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Xavier Herbert (1901-1984) lived in Fremantle between the ages of 12–14 where he attended Fremantle Boys’ State schools and Christian Brothers College (CBC) Fremantle and began his writing career here. Herbert wrote the longest Australian novel, Poor Fellow My Country, for which he won the Miles Franklin Award. His best-known work is possibly Capricornia.
The passage that is highlighted on his 'totem' (on the 'Writers Walk') comes from his autobiography, Disturbing Element, and reflects on the pub heritage of Fremantle.
Besides the big ships, steam and sail, were the little ones, the tugs, yawls, schooners, ketches, the tight little pilot pinnace that could battle any sea, the dredges eternally groaning and grumbling as they bucketed up the river mud, the diver’s tender with the man in the helmet coming up in a cloud of silver bubbles or going down.
There were the things ashore that served the ships, steam cranes and electric gantries, coal grabs and whip [sic] winches, spare parts of ships like propellers, anchors, chains through the links of which a boy could crawl, and the stuff that went into the ships or came out of them, sandalwood, karri, jarrah, mother-o’-pearl, wool, wheat, hides, multicolored mineral ores, and curry, coffee, sulphur, crated automobiles and railway locomotives...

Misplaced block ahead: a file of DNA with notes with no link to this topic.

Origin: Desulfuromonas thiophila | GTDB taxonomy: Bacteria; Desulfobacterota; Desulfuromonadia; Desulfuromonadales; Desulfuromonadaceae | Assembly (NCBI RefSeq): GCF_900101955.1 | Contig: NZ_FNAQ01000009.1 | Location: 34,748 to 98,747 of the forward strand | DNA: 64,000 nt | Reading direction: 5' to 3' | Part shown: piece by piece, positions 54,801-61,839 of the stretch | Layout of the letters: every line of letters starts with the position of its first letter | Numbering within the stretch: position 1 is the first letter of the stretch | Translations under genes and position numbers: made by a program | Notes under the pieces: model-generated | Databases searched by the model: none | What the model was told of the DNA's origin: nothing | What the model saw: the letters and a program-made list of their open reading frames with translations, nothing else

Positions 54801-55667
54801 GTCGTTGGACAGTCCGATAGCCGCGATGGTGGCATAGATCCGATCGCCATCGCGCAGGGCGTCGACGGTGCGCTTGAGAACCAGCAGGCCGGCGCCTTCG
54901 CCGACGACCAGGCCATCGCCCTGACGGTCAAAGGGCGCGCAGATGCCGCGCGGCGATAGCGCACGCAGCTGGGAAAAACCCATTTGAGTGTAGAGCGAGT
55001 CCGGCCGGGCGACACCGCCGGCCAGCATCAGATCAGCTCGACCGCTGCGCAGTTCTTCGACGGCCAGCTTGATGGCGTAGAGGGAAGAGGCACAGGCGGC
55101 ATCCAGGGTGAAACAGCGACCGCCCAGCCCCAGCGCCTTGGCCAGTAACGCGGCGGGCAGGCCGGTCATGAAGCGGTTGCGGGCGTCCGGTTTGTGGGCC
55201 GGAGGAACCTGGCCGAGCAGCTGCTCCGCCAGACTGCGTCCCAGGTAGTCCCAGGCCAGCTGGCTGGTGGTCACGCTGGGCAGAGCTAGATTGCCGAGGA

The town itself was no less colorful than its waterfront, peopled as it largely was by seafarers and globetrotters that the ships of half a century had left behind. The packed shops and restaurants, the wine bars, pubs, hash-houses, wash-houses, whore-houses, doss-houses, were run by people of all breeds ... Everyday was a market day in that town of ships’ chandlers and providors and sailormen and globetrotters ashore. The narrow streets seemed always to be thronged, always uproarious with voices, the clatter of horses’ hoofs and the roll of iron wheels, the honking and grinding of the clumsy motor vehicles of the day, the clanging and groaning of the old fashioned trolley cars.
Xavier Herbert, Disturbing Element (Melbourne, 1963), 95-97.
Garry Gillard | New: 18 October, 2017 | Now: 19 April, 2022